Holy City USA: Where Trucks go to Die
Holy City is marked by a tiny sign near of summit of California's Highway 17, aptly named by my late family member "The Highway from Hell."
Holy City existed briefly on Old Santa Cruz Highway, the only route from Santa Cruz to San Jose prior to Highway 17. Built in the early 1900's on 30 acres of land, like any good ghost town, it began with a single man, a "born again" philosophy, and about 30 residents. The perfect pit stop for early American tourists on their way south to Santa Cruz or north to San Jose, the small town boasted large carnivalesque religious signs, and by the mid 1930's had three hundred residents, a restaurant, and an observation tower.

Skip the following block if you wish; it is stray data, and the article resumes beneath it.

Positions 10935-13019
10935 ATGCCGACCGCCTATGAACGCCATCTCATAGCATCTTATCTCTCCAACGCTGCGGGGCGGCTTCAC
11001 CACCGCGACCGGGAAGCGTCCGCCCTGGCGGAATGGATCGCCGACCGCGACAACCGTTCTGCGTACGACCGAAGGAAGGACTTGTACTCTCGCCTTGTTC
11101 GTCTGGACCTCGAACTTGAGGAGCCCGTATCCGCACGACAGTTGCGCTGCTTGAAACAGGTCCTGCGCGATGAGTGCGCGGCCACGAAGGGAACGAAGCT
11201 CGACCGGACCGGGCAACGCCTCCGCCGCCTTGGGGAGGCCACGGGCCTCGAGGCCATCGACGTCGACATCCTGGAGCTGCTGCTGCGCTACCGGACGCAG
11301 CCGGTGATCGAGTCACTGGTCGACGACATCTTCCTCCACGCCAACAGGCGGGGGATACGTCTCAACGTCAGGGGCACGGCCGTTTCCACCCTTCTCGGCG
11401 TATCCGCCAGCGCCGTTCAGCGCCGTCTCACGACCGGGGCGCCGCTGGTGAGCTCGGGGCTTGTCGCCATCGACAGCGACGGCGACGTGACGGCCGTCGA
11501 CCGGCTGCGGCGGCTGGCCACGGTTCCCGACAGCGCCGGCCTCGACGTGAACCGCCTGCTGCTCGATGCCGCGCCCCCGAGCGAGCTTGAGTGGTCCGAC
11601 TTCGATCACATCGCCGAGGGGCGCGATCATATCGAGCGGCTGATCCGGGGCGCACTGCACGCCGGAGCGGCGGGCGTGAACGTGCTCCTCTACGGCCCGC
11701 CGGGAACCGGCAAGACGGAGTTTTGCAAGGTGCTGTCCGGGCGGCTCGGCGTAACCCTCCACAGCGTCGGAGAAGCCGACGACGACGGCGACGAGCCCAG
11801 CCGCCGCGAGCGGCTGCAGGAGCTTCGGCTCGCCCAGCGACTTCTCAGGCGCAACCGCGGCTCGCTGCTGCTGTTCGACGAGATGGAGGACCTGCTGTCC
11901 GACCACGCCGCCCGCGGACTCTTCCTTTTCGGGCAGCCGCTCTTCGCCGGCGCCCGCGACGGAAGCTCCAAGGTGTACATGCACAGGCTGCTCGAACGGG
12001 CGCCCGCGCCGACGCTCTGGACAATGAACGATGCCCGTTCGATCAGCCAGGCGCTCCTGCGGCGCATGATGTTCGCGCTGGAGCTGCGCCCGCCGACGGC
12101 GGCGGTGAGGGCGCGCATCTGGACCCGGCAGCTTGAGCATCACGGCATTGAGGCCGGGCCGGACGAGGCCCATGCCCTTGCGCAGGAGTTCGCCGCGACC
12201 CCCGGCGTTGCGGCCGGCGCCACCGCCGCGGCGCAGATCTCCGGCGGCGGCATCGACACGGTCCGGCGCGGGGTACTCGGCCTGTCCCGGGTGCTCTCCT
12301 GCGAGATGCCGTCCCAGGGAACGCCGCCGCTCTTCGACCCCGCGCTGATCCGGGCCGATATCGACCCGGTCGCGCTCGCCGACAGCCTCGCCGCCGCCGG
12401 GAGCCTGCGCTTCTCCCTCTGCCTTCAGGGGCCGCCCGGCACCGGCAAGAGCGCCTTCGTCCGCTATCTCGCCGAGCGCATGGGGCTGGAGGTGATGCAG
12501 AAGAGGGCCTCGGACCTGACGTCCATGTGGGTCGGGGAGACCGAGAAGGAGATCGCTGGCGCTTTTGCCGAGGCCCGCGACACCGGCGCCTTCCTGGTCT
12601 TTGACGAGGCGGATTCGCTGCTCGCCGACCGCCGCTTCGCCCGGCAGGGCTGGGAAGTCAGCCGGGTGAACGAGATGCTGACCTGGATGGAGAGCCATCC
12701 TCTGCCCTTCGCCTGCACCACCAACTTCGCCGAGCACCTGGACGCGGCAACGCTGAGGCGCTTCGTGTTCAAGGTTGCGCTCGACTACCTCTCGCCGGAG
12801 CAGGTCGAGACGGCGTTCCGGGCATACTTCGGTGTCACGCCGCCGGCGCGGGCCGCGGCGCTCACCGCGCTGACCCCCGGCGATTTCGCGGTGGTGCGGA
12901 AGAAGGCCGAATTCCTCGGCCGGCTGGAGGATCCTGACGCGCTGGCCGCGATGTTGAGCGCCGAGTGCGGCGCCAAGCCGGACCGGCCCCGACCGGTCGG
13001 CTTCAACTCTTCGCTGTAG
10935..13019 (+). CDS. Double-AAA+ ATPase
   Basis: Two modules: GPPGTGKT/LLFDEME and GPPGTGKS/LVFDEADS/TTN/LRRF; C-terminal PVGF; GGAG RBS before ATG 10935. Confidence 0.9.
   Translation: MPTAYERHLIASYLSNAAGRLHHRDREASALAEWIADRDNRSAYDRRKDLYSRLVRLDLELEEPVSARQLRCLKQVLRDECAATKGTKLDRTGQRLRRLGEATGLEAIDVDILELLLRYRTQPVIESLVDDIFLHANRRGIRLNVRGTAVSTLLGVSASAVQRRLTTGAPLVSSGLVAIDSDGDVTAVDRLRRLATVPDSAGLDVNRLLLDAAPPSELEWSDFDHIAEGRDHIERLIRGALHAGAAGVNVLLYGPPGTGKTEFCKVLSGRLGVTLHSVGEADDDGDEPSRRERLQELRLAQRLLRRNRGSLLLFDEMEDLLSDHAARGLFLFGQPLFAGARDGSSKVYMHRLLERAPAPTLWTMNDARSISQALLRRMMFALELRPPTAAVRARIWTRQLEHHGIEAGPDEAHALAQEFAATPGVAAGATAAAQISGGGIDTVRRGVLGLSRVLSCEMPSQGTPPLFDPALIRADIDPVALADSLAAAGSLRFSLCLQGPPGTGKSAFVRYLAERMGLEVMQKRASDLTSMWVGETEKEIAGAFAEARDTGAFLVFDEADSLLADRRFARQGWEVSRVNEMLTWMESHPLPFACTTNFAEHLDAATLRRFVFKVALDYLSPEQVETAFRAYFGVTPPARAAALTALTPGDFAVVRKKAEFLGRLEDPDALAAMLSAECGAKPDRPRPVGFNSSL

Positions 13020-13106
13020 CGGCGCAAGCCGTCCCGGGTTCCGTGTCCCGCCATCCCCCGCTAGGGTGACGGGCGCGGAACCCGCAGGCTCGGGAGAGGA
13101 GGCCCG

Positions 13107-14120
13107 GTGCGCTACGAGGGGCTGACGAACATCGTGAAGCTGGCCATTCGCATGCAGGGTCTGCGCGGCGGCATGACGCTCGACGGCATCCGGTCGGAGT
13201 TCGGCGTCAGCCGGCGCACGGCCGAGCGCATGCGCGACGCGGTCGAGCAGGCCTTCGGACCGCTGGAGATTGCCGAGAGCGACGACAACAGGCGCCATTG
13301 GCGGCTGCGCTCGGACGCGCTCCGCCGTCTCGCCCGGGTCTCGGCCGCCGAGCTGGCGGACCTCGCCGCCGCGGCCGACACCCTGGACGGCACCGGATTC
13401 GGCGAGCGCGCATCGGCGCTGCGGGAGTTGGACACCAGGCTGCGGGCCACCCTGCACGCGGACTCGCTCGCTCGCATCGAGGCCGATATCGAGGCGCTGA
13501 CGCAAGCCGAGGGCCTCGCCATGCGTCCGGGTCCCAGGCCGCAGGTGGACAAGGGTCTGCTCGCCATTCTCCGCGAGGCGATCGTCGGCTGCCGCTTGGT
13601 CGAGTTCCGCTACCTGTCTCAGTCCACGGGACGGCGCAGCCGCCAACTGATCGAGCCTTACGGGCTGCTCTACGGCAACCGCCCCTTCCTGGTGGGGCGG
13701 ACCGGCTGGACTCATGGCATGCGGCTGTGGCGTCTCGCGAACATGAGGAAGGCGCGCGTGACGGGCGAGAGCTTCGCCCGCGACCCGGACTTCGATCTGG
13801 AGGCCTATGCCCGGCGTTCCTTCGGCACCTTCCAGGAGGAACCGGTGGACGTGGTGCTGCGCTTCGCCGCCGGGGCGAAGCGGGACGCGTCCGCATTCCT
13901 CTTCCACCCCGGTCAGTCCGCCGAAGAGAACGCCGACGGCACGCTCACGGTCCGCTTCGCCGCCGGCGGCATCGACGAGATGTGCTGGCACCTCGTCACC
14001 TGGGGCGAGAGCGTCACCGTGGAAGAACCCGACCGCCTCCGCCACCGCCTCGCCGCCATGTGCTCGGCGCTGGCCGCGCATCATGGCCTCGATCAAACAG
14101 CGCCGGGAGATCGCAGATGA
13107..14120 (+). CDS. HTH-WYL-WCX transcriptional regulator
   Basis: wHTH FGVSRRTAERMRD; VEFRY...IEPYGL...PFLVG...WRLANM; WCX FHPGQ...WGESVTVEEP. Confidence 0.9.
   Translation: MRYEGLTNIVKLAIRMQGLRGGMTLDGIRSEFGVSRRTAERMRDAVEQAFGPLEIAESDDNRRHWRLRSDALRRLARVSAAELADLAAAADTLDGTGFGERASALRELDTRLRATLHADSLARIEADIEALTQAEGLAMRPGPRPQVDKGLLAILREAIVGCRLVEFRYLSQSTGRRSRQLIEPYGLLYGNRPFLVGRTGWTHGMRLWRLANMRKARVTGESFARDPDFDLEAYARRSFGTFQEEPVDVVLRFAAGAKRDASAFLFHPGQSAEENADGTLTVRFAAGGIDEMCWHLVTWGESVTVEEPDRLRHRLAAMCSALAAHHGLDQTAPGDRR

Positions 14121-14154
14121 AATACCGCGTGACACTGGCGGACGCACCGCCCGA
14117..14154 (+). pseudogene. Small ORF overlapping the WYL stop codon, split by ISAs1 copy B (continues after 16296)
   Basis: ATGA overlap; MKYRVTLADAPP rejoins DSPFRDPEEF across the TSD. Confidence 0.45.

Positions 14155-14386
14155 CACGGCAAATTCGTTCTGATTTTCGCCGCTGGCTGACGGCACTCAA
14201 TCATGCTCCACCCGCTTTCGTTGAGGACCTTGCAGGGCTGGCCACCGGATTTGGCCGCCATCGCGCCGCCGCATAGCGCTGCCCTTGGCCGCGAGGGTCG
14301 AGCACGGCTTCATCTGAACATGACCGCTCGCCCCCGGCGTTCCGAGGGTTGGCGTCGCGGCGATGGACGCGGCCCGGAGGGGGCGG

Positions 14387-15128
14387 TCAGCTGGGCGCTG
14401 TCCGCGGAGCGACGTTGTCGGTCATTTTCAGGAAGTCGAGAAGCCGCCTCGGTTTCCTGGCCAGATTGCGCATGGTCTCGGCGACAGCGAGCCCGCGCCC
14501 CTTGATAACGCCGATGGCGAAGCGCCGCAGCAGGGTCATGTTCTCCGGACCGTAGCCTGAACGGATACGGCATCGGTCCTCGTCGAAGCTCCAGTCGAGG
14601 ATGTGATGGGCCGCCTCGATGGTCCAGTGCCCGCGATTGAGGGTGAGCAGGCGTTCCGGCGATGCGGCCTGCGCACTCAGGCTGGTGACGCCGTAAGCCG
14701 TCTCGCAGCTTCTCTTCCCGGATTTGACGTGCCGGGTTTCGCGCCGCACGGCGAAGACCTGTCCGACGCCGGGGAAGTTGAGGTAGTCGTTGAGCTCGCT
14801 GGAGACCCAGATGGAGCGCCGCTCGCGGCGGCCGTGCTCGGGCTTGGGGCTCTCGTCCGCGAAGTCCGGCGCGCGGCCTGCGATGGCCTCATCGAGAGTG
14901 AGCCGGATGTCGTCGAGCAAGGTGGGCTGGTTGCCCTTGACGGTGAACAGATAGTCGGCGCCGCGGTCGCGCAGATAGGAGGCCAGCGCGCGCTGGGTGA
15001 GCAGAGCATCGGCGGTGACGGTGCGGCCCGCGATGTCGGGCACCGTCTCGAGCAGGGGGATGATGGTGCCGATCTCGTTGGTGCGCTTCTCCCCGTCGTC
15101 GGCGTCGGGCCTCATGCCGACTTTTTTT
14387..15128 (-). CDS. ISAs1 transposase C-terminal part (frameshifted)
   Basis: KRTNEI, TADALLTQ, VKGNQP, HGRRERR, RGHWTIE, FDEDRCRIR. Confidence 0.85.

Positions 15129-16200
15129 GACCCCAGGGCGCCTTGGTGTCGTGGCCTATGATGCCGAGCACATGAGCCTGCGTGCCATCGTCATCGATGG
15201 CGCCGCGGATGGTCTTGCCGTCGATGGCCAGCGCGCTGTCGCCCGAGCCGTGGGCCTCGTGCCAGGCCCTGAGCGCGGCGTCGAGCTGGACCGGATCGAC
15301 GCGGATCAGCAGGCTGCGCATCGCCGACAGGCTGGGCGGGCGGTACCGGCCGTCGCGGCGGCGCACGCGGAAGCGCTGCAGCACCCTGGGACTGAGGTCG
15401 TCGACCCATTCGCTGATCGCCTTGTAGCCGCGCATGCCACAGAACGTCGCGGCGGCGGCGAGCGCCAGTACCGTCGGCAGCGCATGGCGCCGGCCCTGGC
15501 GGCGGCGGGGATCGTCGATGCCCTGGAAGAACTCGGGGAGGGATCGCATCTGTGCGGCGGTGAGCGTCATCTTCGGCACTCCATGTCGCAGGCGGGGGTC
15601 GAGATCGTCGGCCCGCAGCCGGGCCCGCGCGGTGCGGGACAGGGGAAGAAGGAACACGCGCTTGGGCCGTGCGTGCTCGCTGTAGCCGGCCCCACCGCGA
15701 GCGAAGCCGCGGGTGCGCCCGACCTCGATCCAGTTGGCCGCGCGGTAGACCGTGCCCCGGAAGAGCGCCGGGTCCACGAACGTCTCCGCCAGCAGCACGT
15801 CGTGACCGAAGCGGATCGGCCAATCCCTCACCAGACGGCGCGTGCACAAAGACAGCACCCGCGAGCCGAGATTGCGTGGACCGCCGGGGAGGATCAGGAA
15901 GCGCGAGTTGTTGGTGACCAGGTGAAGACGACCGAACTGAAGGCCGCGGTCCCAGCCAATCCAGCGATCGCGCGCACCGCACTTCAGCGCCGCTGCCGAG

I've wound my way through the Santa Cruz Mountains hundreds of time in my short life, always curious about the small sign on the side of the road, and never took the time to explore Holy City.
The Holy City in my mind was a ghost town transported here from some Hollywood back lot, complete with saloon double doors and rattle snake carcasses.
As it turns out, my imagined Holy City couldn't have been farther from the lost town's reality. Holy City began it's decline in the late 1930's as the rose colored cult glasses began to fade. A series of mysterious fires brought down the last of the once bustling oasis.
Today, Holy City is a couple empty buildings on a small stretch of road where trucks go to die.
My hope for Holy City was to discover the mecca of local relics. Unfortunately, my hopes were crushed, just like Holy City was, decades ago.
It was a reminder--imagination far exceeds reality, and that is okay.
So, for now, I'll continue to imagine my glorified version of this ghost town, knowing sometimes it's better to spend your life wondering.